01 January 2008 by Published in: Blogging 4 comments

Old friend Ted Savas has a fun little poll on the first page of his blog. Some may recall Ted’s prior publishing venture, Savas-Woodbury, which he co-owned with fellow blogger David Woodbury. The quiz takes a walk down memory lane and asks readers to vote for their favorite Savas-Woodbury title.

Through Savas-Woodbury, Ted and David published two of my very favorite Civil War books. One was Mark L. Bradley’s excellent Last Stand in the Carolinas: The Battle of Bentonville, which is one of the best campaign studies I’ve ever read. It’s included in Ted’s poll, and was the book I voted for. The other is Chris E. Fonvielle, Jr.’s outstanding book The Wilmington Campaign: Last Rays of Departing Hope, which was not included in the poll.

Ted and David (and later, just Ted) did some terrific work with Savas-Woodbury, just as Ted continues to do terrific work with Savas-Beatie. Keep up the good work, T.

Scridb filter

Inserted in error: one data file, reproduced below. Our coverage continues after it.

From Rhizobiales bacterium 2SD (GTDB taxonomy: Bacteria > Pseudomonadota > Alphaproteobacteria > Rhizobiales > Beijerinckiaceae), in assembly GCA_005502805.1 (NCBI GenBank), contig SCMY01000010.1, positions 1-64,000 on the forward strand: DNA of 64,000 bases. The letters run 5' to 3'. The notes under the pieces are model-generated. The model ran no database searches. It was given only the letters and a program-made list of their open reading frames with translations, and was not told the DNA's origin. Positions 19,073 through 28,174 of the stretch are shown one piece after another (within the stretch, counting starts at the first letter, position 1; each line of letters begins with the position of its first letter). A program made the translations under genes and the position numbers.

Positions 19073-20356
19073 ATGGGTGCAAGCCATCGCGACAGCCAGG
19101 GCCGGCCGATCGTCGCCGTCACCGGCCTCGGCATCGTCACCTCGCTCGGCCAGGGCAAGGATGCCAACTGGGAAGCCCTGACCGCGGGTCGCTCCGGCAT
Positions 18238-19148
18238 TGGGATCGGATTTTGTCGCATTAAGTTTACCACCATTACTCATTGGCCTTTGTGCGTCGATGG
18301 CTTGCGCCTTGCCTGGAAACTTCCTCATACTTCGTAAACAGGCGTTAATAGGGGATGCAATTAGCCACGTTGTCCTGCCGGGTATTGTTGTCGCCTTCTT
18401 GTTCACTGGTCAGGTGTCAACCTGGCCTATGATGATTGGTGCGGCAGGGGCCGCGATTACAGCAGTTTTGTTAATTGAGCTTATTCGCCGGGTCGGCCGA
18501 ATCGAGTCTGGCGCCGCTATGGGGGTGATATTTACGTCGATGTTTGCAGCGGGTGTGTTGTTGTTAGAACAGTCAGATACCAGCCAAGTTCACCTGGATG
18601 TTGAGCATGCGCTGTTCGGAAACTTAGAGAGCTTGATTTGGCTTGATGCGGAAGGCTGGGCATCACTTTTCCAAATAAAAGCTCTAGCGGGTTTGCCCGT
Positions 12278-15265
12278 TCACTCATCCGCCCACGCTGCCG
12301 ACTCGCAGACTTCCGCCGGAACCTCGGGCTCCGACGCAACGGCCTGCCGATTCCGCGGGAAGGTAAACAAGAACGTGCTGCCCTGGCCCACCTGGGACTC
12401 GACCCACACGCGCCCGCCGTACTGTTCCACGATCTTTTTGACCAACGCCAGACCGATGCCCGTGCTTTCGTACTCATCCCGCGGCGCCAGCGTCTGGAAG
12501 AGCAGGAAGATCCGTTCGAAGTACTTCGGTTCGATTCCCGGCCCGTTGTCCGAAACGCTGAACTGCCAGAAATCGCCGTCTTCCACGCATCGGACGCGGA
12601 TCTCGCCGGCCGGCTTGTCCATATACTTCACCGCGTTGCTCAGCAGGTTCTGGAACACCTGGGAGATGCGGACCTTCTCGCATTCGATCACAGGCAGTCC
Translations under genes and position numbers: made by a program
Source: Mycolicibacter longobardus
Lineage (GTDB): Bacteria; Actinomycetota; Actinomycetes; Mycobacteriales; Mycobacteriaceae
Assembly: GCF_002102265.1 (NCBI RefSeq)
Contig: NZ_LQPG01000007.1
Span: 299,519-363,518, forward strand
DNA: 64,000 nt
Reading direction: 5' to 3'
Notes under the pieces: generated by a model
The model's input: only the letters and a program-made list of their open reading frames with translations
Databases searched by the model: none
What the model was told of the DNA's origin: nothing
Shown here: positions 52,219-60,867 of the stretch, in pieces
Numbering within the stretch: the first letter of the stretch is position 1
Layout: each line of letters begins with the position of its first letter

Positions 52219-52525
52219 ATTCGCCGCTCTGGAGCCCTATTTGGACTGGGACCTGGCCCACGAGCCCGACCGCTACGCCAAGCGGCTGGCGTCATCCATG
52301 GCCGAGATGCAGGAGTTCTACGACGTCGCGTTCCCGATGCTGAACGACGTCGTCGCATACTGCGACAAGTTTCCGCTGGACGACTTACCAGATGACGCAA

Comments

  1. Tue 01st Jan 2008 at 9:36 pm

    Of those, I voted for Bradley as well. I thought I was familiar with all the S-W titles, but that Leadership and Command book is one I haven’t seen before.

  2. Steve Basic
    Wed 02nd Jan 2008 at 12:05 am

    Eric,

    I voted for Bradley’s book as well, but also thought the Fonveille book on Wilmington was great as well. One of the best maps I have ever seen in a book on the CW. The fold out of the Fort.

    Steve

  3. Wed 02nd Jan 2008 at 10:27 am

    Hi E

    I love both of those titles, too. I didn’t mention Fonvielle’s Wilmington book because I believe it was the first Savas Publishing title, and not Savas Woodbury title. (We are packed and moving into our new offices, and I don’t have access to it today.) The blog entries track at an operational level the history of the edifice that is now Savas Beatie LLC.

    Thanks for your participation, all.

  4. Sam Elliott
    Wed 02nd Jan 2008 at 3:53 pm

    Bradley’s book was very nice, although I found the Atlanta Campaign series very useful. Although it wasn’t a S-W book, it should be noted that the subsequent book that Bradley did for UNC press in the post-Bentonville interval was excellent.

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